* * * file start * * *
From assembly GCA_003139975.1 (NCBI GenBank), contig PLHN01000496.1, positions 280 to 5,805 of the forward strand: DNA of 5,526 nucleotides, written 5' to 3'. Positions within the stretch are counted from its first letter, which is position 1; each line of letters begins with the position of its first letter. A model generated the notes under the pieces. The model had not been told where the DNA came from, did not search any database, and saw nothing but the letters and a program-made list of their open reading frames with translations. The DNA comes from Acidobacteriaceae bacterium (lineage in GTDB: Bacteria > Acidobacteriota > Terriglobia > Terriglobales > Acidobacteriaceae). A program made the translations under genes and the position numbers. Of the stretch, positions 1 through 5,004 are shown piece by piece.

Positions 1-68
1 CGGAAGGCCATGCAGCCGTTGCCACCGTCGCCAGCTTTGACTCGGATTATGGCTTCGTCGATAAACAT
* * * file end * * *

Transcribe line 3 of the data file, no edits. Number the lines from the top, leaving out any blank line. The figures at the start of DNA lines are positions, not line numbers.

1 CGGAAGGCCATGCAGCCGTTGCCACCGTCGCCAGCTTTGACTCGGATTATGGCTTCGTCGATAAACAT